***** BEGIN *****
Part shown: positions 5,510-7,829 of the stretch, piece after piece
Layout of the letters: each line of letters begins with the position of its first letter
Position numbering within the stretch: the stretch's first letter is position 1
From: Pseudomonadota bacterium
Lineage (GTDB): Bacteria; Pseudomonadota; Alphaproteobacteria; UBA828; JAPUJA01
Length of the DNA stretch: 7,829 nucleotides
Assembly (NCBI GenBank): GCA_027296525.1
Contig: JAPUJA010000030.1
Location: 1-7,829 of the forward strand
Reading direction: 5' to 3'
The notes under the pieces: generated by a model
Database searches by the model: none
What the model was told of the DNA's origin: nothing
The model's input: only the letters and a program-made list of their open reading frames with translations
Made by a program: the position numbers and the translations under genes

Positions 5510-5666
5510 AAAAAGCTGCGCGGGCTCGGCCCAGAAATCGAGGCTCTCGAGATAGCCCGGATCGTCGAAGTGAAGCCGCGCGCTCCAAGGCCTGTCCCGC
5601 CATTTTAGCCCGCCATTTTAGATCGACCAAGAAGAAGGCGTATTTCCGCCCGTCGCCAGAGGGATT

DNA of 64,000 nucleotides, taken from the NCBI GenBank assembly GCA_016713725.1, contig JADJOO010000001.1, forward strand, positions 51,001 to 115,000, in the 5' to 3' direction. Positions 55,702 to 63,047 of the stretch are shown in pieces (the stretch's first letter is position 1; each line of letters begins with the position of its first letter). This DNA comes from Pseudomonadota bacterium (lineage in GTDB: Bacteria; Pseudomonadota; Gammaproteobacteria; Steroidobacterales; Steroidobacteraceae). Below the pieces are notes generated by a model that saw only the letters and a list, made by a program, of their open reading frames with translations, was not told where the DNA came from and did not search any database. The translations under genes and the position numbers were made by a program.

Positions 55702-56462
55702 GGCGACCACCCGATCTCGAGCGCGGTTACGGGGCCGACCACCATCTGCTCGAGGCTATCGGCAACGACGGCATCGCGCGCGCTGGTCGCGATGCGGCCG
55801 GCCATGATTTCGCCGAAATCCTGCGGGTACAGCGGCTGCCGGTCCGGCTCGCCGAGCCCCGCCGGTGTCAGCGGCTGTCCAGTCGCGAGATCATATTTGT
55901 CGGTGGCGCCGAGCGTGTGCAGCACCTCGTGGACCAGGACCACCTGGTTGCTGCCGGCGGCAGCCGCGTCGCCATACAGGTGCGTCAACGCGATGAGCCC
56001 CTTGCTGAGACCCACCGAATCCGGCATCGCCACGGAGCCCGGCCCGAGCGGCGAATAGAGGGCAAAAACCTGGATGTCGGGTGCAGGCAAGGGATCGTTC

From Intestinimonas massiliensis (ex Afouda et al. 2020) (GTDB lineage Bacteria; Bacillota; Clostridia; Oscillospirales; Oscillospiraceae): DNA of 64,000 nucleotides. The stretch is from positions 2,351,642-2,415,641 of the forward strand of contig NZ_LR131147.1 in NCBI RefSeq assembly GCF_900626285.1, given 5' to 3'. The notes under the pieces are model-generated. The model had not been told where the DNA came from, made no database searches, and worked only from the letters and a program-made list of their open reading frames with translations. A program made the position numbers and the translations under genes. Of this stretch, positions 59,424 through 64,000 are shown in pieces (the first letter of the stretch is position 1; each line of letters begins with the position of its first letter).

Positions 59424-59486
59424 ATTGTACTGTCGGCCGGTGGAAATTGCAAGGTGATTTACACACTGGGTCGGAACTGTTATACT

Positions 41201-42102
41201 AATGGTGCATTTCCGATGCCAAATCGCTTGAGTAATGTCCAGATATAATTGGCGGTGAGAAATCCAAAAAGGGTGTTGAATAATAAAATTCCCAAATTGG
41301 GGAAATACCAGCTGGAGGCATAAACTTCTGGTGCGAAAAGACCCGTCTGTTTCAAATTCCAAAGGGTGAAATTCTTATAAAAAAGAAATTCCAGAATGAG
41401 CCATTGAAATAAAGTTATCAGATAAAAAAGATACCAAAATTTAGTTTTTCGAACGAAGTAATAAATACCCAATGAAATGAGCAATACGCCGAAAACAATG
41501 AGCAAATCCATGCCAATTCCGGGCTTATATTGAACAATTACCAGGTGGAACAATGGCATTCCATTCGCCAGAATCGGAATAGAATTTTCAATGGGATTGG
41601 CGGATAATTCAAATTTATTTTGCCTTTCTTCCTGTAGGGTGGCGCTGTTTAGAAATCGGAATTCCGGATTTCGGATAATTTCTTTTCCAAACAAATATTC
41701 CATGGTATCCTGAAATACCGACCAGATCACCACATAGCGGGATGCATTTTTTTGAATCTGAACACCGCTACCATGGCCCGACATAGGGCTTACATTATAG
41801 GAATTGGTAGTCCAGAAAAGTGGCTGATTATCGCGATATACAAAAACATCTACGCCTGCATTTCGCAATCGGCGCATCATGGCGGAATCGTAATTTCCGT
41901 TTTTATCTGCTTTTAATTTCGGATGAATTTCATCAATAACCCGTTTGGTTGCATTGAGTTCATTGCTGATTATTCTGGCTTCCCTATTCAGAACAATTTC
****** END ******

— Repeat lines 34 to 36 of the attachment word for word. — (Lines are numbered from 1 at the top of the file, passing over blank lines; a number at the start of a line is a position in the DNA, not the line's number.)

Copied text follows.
41701 CATGGTATCCTGAAATACCGACCAGATCACCACATAGCGGGATGCATTTTTTTGAATCTGAACACCGCTACCATGGCCCGACATAGGGCTTACATTATAG
41801 GAATTGGTAGTCCAGAAAAGTGGCTGATTATCGCGATATACAAAAACATCTACGCCTGCATTTCGCAATCGGCGCATCATGGCGGAATCGTAATTTCCGT
41901 TTTTATCTGCTTTTAATTTCGGATGAATTTCATCAATAACCCGTTTGGTTGCATTGAGTTCATTGCTGATTATTCTGGCTTCCCTATTCAGAACAATTTC